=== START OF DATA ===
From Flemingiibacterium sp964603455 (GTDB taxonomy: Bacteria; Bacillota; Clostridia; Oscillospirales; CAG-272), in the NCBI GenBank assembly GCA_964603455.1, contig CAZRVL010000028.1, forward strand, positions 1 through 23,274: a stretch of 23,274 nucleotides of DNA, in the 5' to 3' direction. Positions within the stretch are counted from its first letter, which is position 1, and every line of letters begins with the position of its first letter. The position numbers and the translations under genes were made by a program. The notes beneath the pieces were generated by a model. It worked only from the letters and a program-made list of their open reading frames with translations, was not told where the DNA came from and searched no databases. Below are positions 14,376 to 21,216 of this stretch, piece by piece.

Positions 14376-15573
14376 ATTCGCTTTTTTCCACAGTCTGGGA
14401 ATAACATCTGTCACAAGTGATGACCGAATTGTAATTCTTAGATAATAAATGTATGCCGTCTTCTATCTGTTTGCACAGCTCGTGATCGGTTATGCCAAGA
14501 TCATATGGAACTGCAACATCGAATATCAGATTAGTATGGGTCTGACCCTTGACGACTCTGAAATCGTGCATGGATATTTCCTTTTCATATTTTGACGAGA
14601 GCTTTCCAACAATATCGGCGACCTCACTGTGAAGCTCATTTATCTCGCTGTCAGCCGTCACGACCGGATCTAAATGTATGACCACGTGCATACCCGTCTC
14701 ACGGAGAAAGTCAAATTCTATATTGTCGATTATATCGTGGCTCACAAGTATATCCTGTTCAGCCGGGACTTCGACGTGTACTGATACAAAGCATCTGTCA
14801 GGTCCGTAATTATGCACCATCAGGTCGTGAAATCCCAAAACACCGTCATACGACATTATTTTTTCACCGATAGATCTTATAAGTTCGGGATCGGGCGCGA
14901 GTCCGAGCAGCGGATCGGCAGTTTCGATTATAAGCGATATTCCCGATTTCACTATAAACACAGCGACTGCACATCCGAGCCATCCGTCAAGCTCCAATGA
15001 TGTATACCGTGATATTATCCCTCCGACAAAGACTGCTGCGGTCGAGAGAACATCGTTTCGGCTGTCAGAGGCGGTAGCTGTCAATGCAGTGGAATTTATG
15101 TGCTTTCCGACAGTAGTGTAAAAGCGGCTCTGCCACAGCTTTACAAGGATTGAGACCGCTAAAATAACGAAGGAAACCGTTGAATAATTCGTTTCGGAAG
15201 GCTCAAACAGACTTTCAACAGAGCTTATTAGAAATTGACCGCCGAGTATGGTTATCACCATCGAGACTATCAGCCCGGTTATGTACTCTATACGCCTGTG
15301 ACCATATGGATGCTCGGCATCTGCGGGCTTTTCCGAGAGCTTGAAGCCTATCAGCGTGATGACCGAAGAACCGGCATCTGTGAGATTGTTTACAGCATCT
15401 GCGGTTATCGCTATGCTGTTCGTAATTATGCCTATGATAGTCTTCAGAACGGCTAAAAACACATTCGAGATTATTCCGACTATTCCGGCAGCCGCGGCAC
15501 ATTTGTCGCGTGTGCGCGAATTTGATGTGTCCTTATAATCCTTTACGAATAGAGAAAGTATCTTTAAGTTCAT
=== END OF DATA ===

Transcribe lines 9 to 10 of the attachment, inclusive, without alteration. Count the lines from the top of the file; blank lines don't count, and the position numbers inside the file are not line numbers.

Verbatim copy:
14901 GTCCGAGCAGCGGATCGGCAGTTTCGATTATAAGCGATATTCCCGATTTCACTATAAACACAGCGACTGCACATCCGAGCCATCCGTCAAGCTCCAATGA
15001 TGTATACCGTGATATTATCCCTCCGACAAAGACTGCTGCGGTCGAGAGAACATCGTTTCGGCTGTCAGAGGCGGTAGCTGTCAATGCAGTGGAATTTATG